The White Falcon


The White Falcon - 28.05.1965, Blaðsíða 1

The White Falcon - 28.05.1965, Blaðsíða 1
AFWL's Eighth Ranked Sea Service Newspaper - 1964 THE WHITE U.S. NAVAL STATION, KEFLAVIK INTERNATIONAL AIRPORT, ICELAND Volume IV, Number 20 Friday, May 28, 1965 AWARDS AND INSPECTION—The handing out of Good Conduct Certificates took place during the monthly Personnel Inspection held Saturday at 9:3 0 a.m. in Hangar 831. Cdr Richard C. James, com- manding officer of U.S. Naval Station, Keflavik, (left) presents the Good Conduct Certificate and fourth award to Frederick F. Boll, Jr., AEC. The other four sailors who received the certificates were Lloyd D. Harris, Jr., SK2, first award; Robert R. M aloney, BM2, third award; Carl R. DeBlank, CS3, first award; and Dale A. Germain, CS1, fifth award. The picture on the right shows Commander James inspecting the ranks. President Johnson's Bill To Offer 5% Pay Increase To Military Personnel President Johnson submitted to the Congress a proposed bill to adjust the rates of pay of the military services and federal civilian employees in fiscal year 1966 on May 12. This proposed bill also contains a provision to establish a Federal salary review com- mission to be convened in calendar year 1966 to conduct a first quadrennial review of the monetary relationships of federal civilian employees and the military service. This commission will provide a permanent mechanism for impartial review at four intervals. The proposal further provides a formal means by which annual pay adjust- ments in intervening years can'^ become effective without specific legislative action by the Congress. Compensation Adjustments This procedure would authorize the President to immediately ef- fect compensation adjustments at the expiration of 60 days following the transmittal to the Congress of an adjustment proposal, unless the Congress during those 60 days passed a resolution indicating dis- favor. For All Except Under Two The specific adjustments recom- mended by the President to be ef- fective in 1966 call for increases as follows: for all except enlisted personnel with under 2 years ser- vice, an average increase of 5 per cent in military base pay; an average increase in federal civi- lian salaries of 3 per cent (these proposed adjustments are calcu- lated to restore the relationships between federal, civilian and mili- tary pay which were established in 1963); a 2.7 per cent cost of living increase in base pay of en- listed personnel with under 2 years of service. Reenlistment Bonuses A new feature of military com- pensation has been addressed as well. This would provide authority to pay multiples of the present reenlistment bonus upon first re- enlistment to military personnel designated as having critical mili- tary skill. This proposal is an advanced step in evolutionary de- velopment of separate pay for technical skills. Increased retention of experi- enced and skilled personnel is a primary objective. This proposal will provide a flexible administra- tive means to focus additional in- centives in the most critical areas of need. The President's bill continues the effort which began in 1962 to develop and modernize Federal compensation practices. Further improvements in Armed Service compensation systems will be re- inforced by the quadrennial re- views to be conducted by impartial commissions. Gen. Holcomb Dies Brig. Gen. Thomas Holcomb, USMC (Ret.), died May 24. General Holcomb was com- mandant of the Marine Corps when he retired in 1943. Flags on the NATO Base were at half staff as the White Falcon went to press Wednes- day. They are scheduled to re- main at half staff until sunset this evening. Full military honors are to be given the general at Arling- ton National Cemetery. One Year Of Obligated Service Must Be Due For Promotion Attention all sailors who are going up for first or second class petty officers! According to a new ruling issued by the Chief of Naval Personnel, those who take the August 1965 tests and make the rate effective Nov. 1, 1965, must have at least one year of obligated service left. If not, one must sign an agree-'f' ment to extend or reenlist for one Cpl. It. Taylor Given Medal For Heroism Cpl. Rodney E. Taylor, USMC, was posthumously awarded the Navy-Marine Corps Medal (the highest military award that can be given for heroism in peacetime) Jan. 17, 1964, it was learned recently. Corporal Taylor arrived at Keflavik Marine Barracks Jan. 17, 1964 and lost his life on duty as sergeant of the guard while attempting to rescue'!* a Boy Scout being swept out to sea Sept. 19, 1964. He was over- come by exhaustion and exposure when he tried to swim out and rescue the scout who was clinging to some boards in the bitter cold water of the bay off Iceland's southwestern shore. The scout was later rescued by a Naval Station helicopter. Signed By Paul Nitze A citation signed by Paul Nitze, secretary of the Navy, on behalf of the President of the United States and the Commandant of the Marine Corps, accompanied the award. The medal and citation were presented to Mrs. Littlejohn, Taylor's mother, by Maj. Robert Boles, USMC, inspector-instructor for the Marine Reserves at Chat- tanooga, Tenn. "We are here to pay tribute to a young man whose act was the ultimate a man can give. He gave his life for another," Major Boles told those present. His Heroism Rare "In wartime, acts of heroism are commonplace. But in peace- time such acts are rare—and rare, indeed," he said. Major Boles then read the cita- tion and presented the medal to Mrs. Littlejohn, who was seated with her family and Miss Judith Mitchell of Savannah, Ga., Tay- lor's fiancee (they had planned a wedding in January), at a table in the chamber of Chattanooga's City Hall. Members of the family with Mrs. Littlejohn included Virgil D. Littlejohn, the husband and step-father; Perry Littlejohn, 13, and Kathy Littlejohn, 11, half- brother and half-sister of Corporal Taylor. Family's Statement Following the presentation of the award, SSgt. Paul Allen, USMC, read a statement prepared by the family, as a response. The statement is as follows: "My family and I appreciate the high honor bestowed upon our son and brother. "He fought a good-fight—and God chose to decorate him with the greatest award. "In my son's absence, I will ac- cept his medal with the same pride, and with the knowledge his efforts were not fruitless. Thank you," the reply, which was signed by Katherine Littlejohn, concluded. Taylor From South Corporal Taylor was born Oct. 4, 1942 and spent his youth in LaFayette, Ga., graduating from LaFayette High School in 1961. He learned to swim in a creek near his home at the age of 7, enjoyed the sport and developed into a good swimmer, his mother related. Miss Mitchell was brought to LaFayette by Sergeant Allen to attend the awards ceremony. She (Continued on page 6.) Gen. Besson Visits Keflavik Brig. Gen. Thomas H. Beeson, commander of the Goose Air De- fense Sector, arrived here Mon- day evening to pay his final of- ficial visit to Air Forces Iceland units. The general has been notified of a new assignment effective next month and is currently making a swing around GADS units on farewell visits. He has been com- mander of the sector since Decem- ber 1963. His command stretched from southern Newfoundland to northei-n Greenland- and Iceland, covering more than a million square miles. General Beeson spent Monday evening visiting with officers of AFI units here, and Tuesday morning boarded a plane for Hofn where he made a last inspection of H-3,. an Air Force radar site nestled at the bottom of a rugged Icelandic mountain range. He returned to Keflavik that afternoon, visiting AFI sections and then was guest speaker at an officers dining-in Tuesday night. General Beeson is a command pilot with more than 3,900 flying hours primarily in single-engined aircraft, including 1,864 hours in jet fighters. He is combat-ready in the F-102 fighter-interceptor. year or that amount of time as to complete one full year in the new rate. Try To Curb Discharges The move is to try to curb those who upon promotion to E-5 or E-6 have accepted discharges just after receiving the new stripes. This has denied promotions of men who desire to stay or extend awhile plus the fact that much money and time is wasted. The Navy hopes that with the new monthly promotion system declined, promotion will be filled by another man in the promotion cycle. Nine Months To Ponder For those who first turn down that extra stripe because of ex- tension or reenlistment etc., they will have approximately nine months to change their minds. The midsummer tests' final ad- vancement date is May 15, 1966, while next February's exam is not concluded until the following November 1966. If one changes his mind he must sei've from the date he accepts the promotion and not at the ini- tial advancement date. More information on this new ruling can be found in BuPers Notice 1980 of May 5. NEW CHEVRONS—Capt T. J. Bratten, commanding officer of U.S. Naval Communication Station, Iceland, presents Certificates of Ad- vancement in Rate to (from left to right) James L. Carte, ETN3, Wil- liam T. Staman, ETN2 and Roger N. Montgomery, ETN2, while Lt W. J. Farrel, officer in charge of H-2 Site looks on. The ceremonies took place in the Administration Office of H-2 Site, Langanes, Iceland, May 18, 1965.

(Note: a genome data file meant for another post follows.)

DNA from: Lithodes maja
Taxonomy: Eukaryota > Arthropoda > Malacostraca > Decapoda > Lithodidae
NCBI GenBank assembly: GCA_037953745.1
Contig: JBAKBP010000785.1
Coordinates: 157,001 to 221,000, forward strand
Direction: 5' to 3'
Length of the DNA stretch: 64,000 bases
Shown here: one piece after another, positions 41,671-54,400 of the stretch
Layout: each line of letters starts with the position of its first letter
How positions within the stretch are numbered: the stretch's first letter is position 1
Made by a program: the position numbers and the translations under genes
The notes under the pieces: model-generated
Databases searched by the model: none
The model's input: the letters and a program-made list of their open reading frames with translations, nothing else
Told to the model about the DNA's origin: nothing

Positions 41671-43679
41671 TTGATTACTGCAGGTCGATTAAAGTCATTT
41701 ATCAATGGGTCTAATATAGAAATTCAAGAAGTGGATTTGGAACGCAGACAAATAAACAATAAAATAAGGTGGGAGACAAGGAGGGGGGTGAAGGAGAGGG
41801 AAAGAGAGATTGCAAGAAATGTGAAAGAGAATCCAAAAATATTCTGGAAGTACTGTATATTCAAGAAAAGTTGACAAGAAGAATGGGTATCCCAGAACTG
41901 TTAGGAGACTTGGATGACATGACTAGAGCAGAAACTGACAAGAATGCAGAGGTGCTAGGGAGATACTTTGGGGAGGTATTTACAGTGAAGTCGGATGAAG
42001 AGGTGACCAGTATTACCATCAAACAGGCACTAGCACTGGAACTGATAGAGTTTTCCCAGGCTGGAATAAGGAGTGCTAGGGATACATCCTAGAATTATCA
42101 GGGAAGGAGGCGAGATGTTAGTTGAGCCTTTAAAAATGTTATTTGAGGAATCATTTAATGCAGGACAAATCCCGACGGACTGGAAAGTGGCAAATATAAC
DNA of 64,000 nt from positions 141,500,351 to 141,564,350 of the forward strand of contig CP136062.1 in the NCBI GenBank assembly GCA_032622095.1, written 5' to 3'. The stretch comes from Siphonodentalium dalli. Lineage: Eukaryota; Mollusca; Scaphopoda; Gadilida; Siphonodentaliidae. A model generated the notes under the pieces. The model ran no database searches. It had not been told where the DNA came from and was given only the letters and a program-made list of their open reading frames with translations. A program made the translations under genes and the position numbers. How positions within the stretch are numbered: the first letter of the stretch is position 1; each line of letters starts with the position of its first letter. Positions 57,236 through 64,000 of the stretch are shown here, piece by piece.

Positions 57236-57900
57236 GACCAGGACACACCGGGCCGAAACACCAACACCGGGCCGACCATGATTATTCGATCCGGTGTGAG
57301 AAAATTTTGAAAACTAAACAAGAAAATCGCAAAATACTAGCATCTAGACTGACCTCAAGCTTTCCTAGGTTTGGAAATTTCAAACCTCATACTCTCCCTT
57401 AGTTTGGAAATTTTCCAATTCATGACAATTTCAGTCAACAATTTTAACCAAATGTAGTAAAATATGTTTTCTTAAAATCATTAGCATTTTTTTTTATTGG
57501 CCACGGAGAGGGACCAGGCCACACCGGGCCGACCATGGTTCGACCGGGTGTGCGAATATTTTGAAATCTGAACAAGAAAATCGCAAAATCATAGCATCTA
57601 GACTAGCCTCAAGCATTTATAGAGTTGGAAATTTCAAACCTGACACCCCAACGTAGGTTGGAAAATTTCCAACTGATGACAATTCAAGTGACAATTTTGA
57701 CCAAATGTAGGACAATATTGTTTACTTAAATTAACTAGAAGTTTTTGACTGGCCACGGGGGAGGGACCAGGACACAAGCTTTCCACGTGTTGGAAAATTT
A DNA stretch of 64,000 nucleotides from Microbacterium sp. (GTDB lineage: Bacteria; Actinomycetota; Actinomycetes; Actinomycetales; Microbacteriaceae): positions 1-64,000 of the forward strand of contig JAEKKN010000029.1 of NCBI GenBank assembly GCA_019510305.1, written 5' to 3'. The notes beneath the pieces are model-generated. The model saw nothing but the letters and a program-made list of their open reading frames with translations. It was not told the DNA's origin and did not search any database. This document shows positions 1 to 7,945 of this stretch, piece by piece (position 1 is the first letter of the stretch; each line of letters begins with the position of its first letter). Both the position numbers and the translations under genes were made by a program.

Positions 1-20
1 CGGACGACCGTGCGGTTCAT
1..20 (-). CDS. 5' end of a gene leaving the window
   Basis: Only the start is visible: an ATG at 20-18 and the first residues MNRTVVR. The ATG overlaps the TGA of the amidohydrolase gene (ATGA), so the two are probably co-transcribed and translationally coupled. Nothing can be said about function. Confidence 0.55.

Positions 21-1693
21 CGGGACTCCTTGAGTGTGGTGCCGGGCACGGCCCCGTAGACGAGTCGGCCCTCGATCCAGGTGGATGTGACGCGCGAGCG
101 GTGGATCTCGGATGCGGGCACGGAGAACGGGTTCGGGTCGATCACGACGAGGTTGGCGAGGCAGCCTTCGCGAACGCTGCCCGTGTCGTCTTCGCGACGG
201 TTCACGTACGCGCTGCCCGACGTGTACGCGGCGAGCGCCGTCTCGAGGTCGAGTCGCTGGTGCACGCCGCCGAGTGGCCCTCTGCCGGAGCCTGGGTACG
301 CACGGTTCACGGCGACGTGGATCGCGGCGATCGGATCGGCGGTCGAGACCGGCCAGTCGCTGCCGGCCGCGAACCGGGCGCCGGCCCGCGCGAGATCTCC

x

The White Falcon

Beinir tenglar

Ef þú vilt tengja á þennan titil, vinsamlegast notaðu þessa tengla:

Tengja á þennan titil: The White Falcon
https://timarit.is/publication/382

Tengja á þetta tölublað:

Tengja á þessa síðu:

Tengja á þessa grein:

Vinsamlegast ekki tengja beint á myndir eða PDF skjöl á Tímarit.is þar sem slíkar slóðir geta breyst án fyrirvara. Notið slóðirnar hér fyrir ofan til að tengja á vefinn.